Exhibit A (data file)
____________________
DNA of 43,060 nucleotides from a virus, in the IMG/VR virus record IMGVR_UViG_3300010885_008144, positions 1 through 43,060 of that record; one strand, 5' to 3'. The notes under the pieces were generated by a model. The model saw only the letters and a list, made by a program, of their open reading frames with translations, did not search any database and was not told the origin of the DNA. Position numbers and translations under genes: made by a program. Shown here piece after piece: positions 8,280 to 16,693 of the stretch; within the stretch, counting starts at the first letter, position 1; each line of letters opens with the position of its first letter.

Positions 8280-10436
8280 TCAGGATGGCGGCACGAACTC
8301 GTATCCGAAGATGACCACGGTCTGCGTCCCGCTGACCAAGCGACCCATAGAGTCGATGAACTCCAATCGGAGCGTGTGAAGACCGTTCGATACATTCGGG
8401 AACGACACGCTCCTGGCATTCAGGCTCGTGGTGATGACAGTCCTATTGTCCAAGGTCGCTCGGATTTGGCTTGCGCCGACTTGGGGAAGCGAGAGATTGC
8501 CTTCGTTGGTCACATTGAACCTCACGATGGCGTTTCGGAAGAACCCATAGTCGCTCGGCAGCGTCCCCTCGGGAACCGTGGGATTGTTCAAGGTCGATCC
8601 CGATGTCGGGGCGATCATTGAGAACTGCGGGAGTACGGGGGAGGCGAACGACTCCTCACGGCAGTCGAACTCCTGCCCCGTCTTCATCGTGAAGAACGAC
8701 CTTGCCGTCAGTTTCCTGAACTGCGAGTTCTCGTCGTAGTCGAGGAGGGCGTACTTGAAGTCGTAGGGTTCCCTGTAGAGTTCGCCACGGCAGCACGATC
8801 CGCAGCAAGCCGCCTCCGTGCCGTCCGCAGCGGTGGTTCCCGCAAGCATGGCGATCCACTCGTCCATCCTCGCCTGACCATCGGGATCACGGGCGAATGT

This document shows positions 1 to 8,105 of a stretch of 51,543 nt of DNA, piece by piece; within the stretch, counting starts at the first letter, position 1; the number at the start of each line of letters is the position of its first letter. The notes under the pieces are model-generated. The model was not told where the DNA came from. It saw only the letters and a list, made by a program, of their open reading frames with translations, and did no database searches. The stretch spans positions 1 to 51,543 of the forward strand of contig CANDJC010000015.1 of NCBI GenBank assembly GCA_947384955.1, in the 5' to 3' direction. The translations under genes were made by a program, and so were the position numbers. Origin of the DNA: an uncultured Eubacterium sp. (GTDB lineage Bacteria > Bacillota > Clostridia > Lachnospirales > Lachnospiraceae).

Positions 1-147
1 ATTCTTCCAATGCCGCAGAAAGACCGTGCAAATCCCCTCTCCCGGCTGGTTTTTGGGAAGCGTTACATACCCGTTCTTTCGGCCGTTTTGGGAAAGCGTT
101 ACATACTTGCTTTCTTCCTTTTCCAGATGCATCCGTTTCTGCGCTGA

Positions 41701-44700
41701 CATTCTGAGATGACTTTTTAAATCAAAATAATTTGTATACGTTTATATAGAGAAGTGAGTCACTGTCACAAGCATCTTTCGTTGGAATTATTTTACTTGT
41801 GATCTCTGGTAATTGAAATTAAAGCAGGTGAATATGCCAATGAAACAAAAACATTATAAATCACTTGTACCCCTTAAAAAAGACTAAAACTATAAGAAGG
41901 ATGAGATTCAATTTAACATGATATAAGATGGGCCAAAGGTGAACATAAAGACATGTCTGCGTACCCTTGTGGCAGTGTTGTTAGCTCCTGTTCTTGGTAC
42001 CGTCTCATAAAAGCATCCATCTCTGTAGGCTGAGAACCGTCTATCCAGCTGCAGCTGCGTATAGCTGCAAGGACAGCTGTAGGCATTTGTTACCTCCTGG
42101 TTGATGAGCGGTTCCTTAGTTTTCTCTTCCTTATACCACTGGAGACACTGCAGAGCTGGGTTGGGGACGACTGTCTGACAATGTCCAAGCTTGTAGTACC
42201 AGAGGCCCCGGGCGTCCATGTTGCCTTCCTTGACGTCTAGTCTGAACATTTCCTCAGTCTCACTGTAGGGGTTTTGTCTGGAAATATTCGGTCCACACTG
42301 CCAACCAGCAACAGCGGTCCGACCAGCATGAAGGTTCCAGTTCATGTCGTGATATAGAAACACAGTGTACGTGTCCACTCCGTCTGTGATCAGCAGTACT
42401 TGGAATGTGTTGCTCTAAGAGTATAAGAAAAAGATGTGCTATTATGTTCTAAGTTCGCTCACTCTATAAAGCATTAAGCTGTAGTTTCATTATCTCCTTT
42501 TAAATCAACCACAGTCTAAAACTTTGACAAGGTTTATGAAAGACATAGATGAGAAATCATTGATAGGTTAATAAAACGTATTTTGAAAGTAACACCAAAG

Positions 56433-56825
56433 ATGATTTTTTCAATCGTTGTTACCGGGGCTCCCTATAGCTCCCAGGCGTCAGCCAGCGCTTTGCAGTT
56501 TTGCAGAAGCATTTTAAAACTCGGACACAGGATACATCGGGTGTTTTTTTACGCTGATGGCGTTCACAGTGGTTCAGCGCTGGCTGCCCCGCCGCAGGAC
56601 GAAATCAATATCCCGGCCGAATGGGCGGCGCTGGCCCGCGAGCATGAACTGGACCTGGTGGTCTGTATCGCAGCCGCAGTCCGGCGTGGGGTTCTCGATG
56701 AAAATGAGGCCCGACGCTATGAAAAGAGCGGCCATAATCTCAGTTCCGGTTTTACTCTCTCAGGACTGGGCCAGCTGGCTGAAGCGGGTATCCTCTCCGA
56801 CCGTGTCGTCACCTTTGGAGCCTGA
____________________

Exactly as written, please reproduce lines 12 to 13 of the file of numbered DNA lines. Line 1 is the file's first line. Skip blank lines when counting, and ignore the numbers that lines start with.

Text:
1 ATTCTTCCAATGCCGCAGAAAGACCGTGCAAATCCCCTCTCCCGGCTGGTTTTTGGGAAGCGTTACATACCCGTTCTTTCGGCCGTTTTGGGAAAGCGTT
101 ACATACTTGCTTTCTTCCTTTTCCAGATGCATCCGTTTCTGCGCTGA